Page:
Sexism in the Media
What comprises sexism and feminism? Do sexist images in the media have an impact on women and girls? And, what are the broader political issues here? I am hoping that we can reframe the debate around sexism and nudity in the media in a way that makes sense for socialists. We’re all probably aware of sexist representations in the media from newspapers and magazines to the movies, TV and radio. For example, Rolling Stone magazine didn’t used to be a soft porn magazine, but it is so common now for female musicians to be in soft-porn poses on its cover.
Howard Stern, the radio DJ, is always asking his female guests and callers what they are wearing. Stern focuses heavily on women’s physical attributes for the titillation of his male listeners. We also see many movies each year where the female characters are there solely to support and gratify the male characters. Magazines often show only pieces of a woman, such as her legs, or torso so that women are seen as pieces of a human being, reduced to only body parts, which are usually hyper sexualized for male stimulation.
or any similar topic only for you
The currently popular TV show Desperate Housewives has a predominantly female audience, but tends to appeal to male viewers with story lines involving the women in their underwear or locked out of their houses nude. Soft-core pornography is the staple of many mainstream men’s magazines such as Maxim. In the past decade the decline of the mass movement, and the capitalist’s promotion of escapism, has been at the cost of increased degradation of women in the media. Women’s Movement
Webster’s Dictionary defines sexism as “attitudes or behavior based on traditional stereotypes of sexual roles” or “discrimination or devaluation based on a person’s sex. ” According to Webster’s, this word came into usage in the period of 1965-1970 and was modeled after the word racism, which itself came into use in the 1865-1870 period, during the revolutionary days of Reconstruction in the South. The timeline of the creation of the word sexism gives us an idea of the dramatic change in the consciousness of women in the 1960s and 70’s, which was directly influenced by the civil rights movement.
However for a word with such a short history, a mere 40 years later, capitalism is trying to make women believe that sexism no longer exists. In my research for this introduction, I came across discussion of something termed “post-feminism” which argues that the old ideas about what is sexism and who is a feminist no longer apply. That it is not sexist, but merely ironic, that naked women are used in advertising such as the TV ad where Nicolette Sheridan from Desperate Housewives dropped her towel in front of a football player to get more men to watch the NFL.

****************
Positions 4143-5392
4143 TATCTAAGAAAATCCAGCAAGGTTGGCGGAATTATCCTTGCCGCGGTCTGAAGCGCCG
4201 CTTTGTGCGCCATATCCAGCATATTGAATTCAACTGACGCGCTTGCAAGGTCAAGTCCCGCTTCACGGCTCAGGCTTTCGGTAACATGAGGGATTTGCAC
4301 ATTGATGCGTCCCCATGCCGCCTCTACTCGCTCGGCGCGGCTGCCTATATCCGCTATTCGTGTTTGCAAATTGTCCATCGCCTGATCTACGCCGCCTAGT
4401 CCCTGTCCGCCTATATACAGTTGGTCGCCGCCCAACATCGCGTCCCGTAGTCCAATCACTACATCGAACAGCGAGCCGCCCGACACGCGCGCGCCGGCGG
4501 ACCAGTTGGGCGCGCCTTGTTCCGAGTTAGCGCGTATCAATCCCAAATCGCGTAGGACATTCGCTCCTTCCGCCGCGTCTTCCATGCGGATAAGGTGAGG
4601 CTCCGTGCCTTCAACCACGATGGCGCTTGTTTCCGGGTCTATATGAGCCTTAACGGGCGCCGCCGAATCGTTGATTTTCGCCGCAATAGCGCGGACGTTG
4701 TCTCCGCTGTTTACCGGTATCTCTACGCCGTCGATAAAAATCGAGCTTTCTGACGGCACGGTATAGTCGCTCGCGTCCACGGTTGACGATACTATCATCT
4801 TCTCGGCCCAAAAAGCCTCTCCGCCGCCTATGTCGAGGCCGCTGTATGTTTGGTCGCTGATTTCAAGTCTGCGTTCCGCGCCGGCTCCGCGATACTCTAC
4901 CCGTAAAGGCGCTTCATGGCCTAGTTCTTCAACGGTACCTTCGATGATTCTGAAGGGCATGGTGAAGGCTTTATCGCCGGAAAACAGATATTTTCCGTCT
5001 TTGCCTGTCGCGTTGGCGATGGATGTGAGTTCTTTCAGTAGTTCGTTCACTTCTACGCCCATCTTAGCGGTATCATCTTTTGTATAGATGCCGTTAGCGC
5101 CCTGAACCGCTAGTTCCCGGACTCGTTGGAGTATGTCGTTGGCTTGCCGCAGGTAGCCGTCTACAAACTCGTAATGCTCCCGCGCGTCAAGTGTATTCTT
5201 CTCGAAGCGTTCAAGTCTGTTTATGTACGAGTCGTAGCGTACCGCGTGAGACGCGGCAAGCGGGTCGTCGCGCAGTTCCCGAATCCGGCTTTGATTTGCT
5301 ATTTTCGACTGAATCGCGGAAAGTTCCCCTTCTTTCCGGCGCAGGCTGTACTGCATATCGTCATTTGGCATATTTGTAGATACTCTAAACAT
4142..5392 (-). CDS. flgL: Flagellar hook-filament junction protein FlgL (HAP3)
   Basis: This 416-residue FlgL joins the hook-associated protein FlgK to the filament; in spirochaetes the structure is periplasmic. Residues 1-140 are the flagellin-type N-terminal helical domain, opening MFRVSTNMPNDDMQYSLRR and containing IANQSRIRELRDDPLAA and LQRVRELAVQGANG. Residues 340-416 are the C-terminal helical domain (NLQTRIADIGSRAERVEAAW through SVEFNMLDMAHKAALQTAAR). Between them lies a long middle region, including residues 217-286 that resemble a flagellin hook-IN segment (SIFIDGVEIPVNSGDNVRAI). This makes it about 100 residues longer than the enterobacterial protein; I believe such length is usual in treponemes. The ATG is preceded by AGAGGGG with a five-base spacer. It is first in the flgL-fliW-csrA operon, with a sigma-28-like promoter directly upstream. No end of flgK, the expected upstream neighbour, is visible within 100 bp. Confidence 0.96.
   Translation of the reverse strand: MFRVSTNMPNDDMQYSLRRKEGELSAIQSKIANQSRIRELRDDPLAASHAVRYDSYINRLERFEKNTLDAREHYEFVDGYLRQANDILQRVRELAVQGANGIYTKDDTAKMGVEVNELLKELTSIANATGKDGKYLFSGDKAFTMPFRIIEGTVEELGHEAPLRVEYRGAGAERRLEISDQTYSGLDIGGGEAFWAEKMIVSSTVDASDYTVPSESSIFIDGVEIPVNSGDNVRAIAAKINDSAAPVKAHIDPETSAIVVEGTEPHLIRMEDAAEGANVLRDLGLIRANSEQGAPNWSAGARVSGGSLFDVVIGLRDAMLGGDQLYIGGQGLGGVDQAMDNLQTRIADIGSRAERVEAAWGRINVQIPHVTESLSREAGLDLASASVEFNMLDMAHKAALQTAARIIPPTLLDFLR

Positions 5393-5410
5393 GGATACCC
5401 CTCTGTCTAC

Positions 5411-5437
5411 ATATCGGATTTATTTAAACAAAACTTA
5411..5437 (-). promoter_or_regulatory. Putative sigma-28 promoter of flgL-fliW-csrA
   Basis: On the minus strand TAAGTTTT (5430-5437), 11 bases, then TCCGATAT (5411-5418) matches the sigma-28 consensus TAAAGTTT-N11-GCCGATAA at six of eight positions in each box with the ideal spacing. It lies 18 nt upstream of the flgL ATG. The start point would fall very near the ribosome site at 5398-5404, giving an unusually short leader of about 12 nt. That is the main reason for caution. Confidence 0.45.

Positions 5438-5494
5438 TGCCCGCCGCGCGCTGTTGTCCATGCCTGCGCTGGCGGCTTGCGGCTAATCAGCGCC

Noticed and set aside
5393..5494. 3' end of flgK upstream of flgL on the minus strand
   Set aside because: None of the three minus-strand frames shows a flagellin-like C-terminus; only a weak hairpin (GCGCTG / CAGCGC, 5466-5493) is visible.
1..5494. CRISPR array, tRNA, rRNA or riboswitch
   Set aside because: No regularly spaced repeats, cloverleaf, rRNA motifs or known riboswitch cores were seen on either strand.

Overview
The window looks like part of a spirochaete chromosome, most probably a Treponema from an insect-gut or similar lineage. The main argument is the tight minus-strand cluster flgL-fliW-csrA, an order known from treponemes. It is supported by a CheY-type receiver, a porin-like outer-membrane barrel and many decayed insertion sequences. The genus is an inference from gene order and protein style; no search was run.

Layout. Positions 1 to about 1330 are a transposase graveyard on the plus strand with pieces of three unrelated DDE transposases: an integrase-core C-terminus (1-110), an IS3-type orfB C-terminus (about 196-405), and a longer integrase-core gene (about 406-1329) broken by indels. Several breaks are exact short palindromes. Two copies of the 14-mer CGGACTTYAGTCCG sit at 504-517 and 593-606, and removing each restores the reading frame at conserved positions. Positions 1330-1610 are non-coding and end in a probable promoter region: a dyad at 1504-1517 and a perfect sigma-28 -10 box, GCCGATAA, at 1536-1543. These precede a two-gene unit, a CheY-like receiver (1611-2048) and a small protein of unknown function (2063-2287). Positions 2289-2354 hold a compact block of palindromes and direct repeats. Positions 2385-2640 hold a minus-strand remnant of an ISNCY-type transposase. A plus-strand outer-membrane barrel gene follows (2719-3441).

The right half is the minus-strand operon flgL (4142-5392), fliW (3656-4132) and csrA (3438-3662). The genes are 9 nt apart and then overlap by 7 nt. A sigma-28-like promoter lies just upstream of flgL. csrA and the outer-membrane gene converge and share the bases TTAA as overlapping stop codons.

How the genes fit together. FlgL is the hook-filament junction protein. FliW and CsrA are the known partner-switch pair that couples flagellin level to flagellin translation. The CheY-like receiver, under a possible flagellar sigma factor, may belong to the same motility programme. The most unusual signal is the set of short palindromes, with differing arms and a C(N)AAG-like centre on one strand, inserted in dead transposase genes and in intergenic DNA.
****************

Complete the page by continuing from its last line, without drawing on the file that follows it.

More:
The idea is that women are now in control of their bodies and that to object to the use of a nude woman in an advertisement is actually an attempt to repress that individual woman’s sexuality, or an expression of prudishness, and not a comment on the exploitation of women for financial gain. The Repackaging of Sexism & Feminism Feminism is being repackaged and portrayed as a repressive police force telling women what not to wear, how to have sex and not allowing women “to live their personal lives without the constraints of a rigid ideology,” as one post-feminist writer put it.
On the positive side women, and especially young women, are more confident about their sexuality, but for some women this liberation is expressed through the assumption of some of the roles, attitudes and sexual behavior previously more common among men. This is what one so-called feminist writer described as a shift from the old ‘victim feminism’ to the new ‘power feminism. ’ In fact the shift is away from challenging the old male-dominated status quo and toward finding a place within it.
Christine Thomas in her article The New Sexism writes about this shift in feminist thinking. She writes about the recent trend of the increased acceptance of strip clubs and lap dancing club; “Lap dancing, it is argued, is empowering not exploitative because, when ‘dancers’ can earn as much as $800 a night, they’re often earn better money than the men they’re stripping for. As one student told the BBC’s Inside Out program: “I work when I want to. I make the amount of money I want to, and if I don’t feel like it I can quit.
No-one is pushing me to do it. ” “But contrast this with the comment of a regular frequenter of lap dancing clubs: “It makes me feel like a king to be sitting there with all these women surrounding me, giving me loads of attention. Nothing beats the thrill of calling a woman over, sitting her down and talking to her, knowing that if you give her money she is going to take all her clothes off. It’s great to have that kind of control, that power, and it’s an ego boost to have all girls competing with each other to dance for you. “However empowered individual dancers might feel (and of course not all dancers are well paid) lap dancing itself promotes the idea that women are not thinking ‘whole’ beings but body parts – objects available for men to control and enjoy. ” 1 This new ‘feminism’ also represents a shift from a collective to an individualistic approach to women’s equality. If a given woman feels oppressed, feels exploited, or feels demeaned, it is because something is wrong with her. Perhaps she is not aggressive enough or not motivated enough.